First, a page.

World’s First Flying Eye Hospital Is Fighting Blindness AND Poverty

Credit: Apex
Credit: Apex

Orbis, the international nonprofit that fights blindness worldwide, unveiled a new Flying Eye Hospital last month at Los Angeles International Airport. The former cargo plane, which was donated by FedEx, was transformed into a mobile ophthalmic teaching hospital. Hundreds of experts in avionics, hospital engineering, and other specialties came together to turn the hospital into a reality.

The hospital houses 3D technology and live broadcast capabilities to teach more doctors, nurses and healthcare professionals around the world in order to treat more patients with eye impairment.

More than 285 million people are visually impaired, and 4 out of 5 suffer from preventable conditions. Ninety percent of these people live in developing countries where they cannot access sight-saving treatments.

In the United States, it’s difficult to imagine that visual impairment could cause you or your family to be at an economic disadvantage, but that is the reality for many people in developing nations.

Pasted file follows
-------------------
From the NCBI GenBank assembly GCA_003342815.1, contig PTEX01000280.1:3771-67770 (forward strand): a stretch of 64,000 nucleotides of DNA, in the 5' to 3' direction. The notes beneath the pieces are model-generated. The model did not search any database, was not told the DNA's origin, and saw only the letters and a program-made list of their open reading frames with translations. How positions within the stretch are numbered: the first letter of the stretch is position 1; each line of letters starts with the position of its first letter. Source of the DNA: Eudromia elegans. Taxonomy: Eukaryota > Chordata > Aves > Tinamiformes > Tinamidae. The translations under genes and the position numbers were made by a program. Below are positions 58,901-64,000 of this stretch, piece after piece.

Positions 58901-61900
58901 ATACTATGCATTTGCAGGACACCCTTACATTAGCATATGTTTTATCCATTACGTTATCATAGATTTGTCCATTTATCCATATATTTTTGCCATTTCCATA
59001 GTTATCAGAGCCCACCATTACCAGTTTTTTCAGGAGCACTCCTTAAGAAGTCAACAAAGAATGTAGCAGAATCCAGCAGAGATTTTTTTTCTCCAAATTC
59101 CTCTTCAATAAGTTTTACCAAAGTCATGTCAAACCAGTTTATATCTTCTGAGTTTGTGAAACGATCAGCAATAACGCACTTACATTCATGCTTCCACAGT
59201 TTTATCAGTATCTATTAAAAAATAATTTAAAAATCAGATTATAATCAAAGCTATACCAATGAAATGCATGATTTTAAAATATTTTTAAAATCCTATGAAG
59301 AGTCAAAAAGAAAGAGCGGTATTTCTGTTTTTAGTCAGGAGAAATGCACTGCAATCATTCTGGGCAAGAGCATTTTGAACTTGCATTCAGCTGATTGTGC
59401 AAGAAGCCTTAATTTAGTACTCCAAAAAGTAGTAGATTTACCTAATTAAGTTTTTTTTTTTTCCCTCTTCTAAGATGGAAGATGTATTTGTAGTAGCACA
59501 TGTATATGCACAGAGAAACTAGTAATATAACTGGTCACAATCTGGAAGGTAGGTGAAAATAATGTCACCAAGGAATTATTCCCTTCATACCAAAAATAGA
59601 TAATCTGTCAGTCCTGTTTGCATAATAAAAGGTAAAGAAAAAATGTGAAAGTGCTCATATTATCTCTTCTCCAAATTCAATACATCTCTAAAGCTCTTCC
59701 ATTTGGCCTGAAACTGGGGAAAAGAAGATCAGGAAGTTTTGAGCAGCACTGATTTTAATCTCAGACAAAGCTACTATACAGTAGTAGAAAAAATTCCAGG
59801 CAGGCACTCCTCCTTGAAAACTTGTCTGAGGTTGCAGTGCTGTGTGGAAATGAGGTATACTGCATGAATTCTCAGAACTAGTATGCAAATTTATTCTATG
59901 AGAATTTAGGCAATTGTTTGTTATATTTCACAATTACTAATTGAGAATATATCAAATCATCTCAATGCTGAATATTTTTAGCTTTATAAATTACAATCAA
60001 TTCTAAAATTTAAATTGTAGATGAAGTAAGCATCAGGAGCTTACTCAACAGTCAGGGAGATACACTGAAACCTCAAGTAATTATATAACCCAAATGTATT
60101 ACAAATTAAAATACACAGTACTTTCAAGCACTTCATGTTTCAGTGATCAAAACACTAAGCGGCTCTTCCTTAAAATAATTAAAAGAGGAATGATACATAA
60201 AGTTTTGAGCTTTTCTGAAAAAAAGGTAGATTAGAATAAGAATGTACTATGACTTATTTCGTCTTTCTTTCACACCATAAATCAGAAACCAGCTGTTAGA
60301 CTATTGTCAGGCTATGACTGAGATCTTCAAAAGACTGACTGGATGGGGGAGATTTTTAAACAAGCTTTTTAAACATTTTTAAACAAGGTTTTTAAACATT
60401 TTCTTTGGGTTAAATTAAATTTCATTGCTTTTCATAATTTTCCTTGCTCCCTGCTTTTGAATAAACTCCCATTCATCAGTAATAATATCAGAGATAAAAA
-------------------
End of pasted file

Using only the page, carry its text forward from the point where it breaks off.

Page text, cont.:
Bob Ranck, CEO of Orbis, said,

“Blindness is part of a cycle of poverty. When you restore sight to a child, you have a multiplying effect on his economic productivity throughout his life. When you treat blindness in a town, you raise the economic productivity of the entire town.”

What the Flying Eye Hospital does is bring treatment and education to areas where eye care is scarce in order to treat patients and improve their quality of life. The education is provided to healthcare professionals living in the area so that they can continue to provide service to others as needed and go on to educate the next generation of health professionals.

Credit: Provision
Credit: Provision

Dr. Jonathan Lord, Global Medical Director for Orbis, said,

“A 15-minute surgery is all most of these people need to restore their sight. And if you dealt with giving people glasses and dealing with cataracts, nearly two-thirds of the world’s avoidable blindness would disappear.”

The classroom inside of the flying hospital seats 46 students, and has a state-of-the-art AV/IT room, patient care and laser treatment room, operating room, sterilization room and a pre- and post-operative care room.

Ranck went on to say,

“We give them the confidence that when we’re gone, they can keep operating. When we pack up and leave, the last child who didn’t get surgery doesn’t have to cry, because there’s somebody left behind to treat him.”

What most people take for granted is now attainable with Orbis, and even more so now that the Flying Eye Hospital is underway.

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